has anyone check the chain of the car do to the age of the car it may have slipped or snapped. if the timing chain has snapped the card will sound like it trying to run..ie gas and spark will be fine but it wont turn over..had that happen to my old 98 dodge..the belt broke at a stop light..had to tow it and replaced. if the body is good on the car you do have a few options..take the car to engine rebuild shop. if the damage is not to bad the bill may not be that high. the other option if your stuck with the car is to by a buy a new crate engine. it wont be cheap out but you know the engin will last till you pay the car off or till the car rust out.
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Urban Werebear
Urban Werebear

May 14th, 2012, 6:03 pm #4

At this point, I don't have the cash for anything. The best I can do for now is to MAYBE get it to a mechanic and find out what's wrong with it. I'm not even sure I can afford that.
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Bruce Bergman
Bruce Bergman

May 14th, 2012, 7:21 pm #5

You signed a contract, you don't want to breach it lightly and make things a lot worse. FIRST STEP, consult a local Lawyer so you don't just dig the hole deeper.

Don't breach the contract by non-payment, or having no tags or insurance on it, till you do. You might be able to save money by parking the car off-street and getting the registration and insurance suspended to "Non-Operational" status.

Sometimes, just telling the Seller that you've got a good lawyer you're talking to and "Exploring all your options..." and dropping their name can get you a lot more cooperation - now he knows you aren't going to just roll over and give up easily.

If you are having huge mechanical problems with the car, get it inspected for hidden or concealed damage - a good mechanic can tell real fast if that car was involved in a flood, or was in a massive wreck and not fixed properly.

Flood cars will run well for a few months till all the corrosion hits the electrical system - then it'll cost far more than it's worth to fix it right.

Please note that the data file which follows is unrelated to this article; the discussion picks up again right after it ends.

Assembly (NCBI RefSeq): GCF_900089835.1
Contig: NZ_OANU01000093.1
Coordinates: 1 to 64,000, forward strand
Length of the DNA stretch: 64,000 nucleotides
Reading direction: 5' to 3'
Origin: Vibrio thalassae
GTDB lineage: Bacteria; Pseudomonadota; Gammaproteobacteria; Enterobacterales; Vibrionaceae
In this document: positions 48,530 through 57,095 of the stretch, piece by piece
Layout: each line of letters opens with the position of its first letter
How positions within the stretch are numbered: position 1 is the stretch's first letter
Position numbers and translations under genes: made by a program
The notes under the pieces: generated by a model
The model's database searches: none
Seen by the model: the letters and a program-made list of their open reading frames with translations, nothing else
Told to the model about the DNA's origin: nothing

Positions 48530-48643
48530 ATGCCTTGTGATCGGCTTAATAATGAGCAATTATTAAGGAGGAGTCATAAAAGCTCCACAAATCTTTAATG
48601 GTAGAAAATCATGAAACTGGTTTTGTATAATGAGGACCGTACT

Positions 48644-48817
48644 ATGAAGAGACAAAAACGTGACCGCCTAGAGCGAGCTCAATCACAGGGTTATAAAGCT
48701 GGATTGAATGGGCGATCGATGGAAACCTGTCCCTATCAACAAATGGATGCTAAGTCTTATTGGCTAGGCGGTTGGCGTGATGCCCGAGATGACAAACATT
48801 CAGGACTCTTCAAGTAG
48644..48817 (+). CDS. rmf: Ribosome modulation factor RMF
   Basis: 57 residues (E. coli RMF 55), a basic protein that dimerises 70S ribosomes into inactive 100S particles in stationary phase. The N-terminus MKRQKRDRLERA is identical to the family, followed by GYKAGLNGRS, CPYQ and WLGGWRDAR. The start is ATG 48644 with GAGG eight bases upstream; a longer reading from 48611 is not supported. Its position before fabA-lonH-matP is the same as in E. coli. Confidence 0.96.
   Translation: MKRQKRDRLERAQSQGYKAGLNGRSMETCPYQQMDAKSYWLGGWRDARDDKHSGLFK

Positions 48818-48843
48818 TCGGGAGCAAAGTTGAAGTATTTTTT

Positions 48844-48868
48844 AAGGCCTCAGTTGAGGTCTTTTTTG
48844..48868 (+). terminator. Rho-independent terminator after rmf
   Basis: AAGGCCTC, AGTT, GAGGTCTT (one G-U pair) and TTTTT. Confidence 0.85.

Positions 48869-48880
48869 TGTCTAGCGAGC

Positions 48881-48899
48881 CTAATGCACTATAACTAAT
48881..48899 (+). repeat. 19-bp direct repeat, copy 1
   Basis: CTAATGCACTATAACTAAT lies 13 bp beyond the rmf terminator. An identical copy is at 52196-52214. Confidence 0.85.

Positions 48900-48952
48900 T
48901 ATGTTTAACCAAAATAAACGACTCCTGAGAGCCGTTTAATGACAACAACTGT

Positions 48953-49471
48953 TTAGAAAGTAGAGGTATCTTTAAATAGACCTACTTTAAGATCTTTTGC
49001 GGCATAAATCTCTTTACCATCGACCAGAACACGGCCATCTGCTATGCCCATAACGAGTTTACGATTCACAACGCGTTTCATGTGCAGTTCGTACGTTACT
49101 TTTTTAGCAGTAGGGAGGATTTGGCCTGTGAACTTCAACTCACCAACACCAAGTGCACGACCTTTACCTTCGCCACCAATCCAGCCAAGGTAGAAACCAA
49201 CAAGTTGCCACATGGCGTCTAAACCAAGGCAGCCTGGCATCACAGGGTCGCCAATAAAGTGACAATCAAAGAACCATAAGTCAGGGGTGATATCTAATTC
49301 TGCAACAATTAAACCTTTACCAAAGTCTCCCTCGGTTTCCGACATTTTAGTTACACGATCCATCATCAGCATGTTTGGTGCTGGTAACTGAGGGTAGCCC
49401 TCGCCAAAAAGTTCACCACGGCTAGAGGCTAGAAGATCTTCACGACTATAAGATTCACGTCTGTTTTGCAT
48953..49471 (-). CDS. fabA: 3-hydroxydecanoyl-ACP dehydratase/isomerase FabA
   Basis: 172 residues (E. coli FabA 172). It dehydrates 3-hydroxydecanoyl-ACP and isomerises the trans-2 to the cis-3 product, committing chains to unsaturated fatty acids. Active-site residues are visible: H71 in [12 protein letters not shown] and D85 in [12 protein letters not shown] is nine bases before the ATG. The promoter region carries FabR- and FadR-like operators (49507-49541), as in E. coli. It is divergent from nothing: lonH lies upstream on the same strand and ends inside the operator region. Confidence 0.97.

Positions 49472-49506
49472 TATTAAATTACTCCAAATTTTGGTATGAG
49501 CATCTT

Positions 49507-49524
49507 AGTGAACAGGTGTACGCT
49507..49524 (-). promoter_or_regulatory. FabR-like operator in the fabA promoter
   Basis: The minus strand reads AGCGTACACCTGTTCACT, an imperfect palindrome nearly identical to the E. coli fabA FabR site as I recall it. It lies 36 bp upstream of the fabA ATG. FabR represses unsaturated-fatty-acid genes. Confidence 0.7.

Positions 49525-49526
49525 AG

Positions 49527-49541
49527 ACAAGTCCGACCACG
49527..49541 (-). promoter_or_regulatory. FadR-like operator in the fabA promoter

And he can probably diagnose exactly what's wrong at the same time if you have to keep it and fix it - even if it take a while to get the money together.

Did the original seller present a CARFAX report on the car? Note: they can get fooled too, you have to get it inspected by a good mechanic who knows what to look for.

There are people who specialize in buying salvage totalled cars from the wreckers, fixing them up cosmetically (but not properly), swapping the VIN Number with another car that never got the title branded or "Laundering" the title when necessary through another state so it isn't branded "SALVAGE" anymore, then flipping them at a Used Car Lot or a private party sale.

You might be able to get the sales contract voided if they misrepresented the car and/or concealed material facts about it's condition and history.

And your car insurance is usually voided if the car has been salvaged, they won't write the policy if they know - the car could split in two going down the freeway and spit 5 or 6 people out on the pavement at 75 MPH into oncoming traffic, and they don't want any part of that liability...
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Snowtroll
Snowtroll

May 14th, 2012, 9:09 pm #6

I... am done with this car. I have tried every damn thing I can to get it to work, and nothing. Six weeks now, and I've been able to drive it for two.

Since the last post, I have swapped out the starter (again) and the battery (also again), pulled off the serpentine belt and made sure everything would turn (it all did) and still nothing.

Tomorrow, I am calling the dealer and telling him to come get the car and send the purchase price back to the finance company. If he won't do that, I'm calling the finance company and telling them to come get it, as I am not about to pay for something that doesn't work. Either way, I'm also calling and canceling the insurance. And I'm still gonna owe the finance company about $1500 for tax, title, and licence.

Seriously, my only other option at this point is to do something really stupid, like drop a tree on the damn thing. Legal Assistance says, "We don't deal with problems like that. Call Consumer Protection." Consumer Protection says, "We don't handle claims related to cars. Call the Department of Transportation." The DOT says, "You bought it as-is. You're screwed."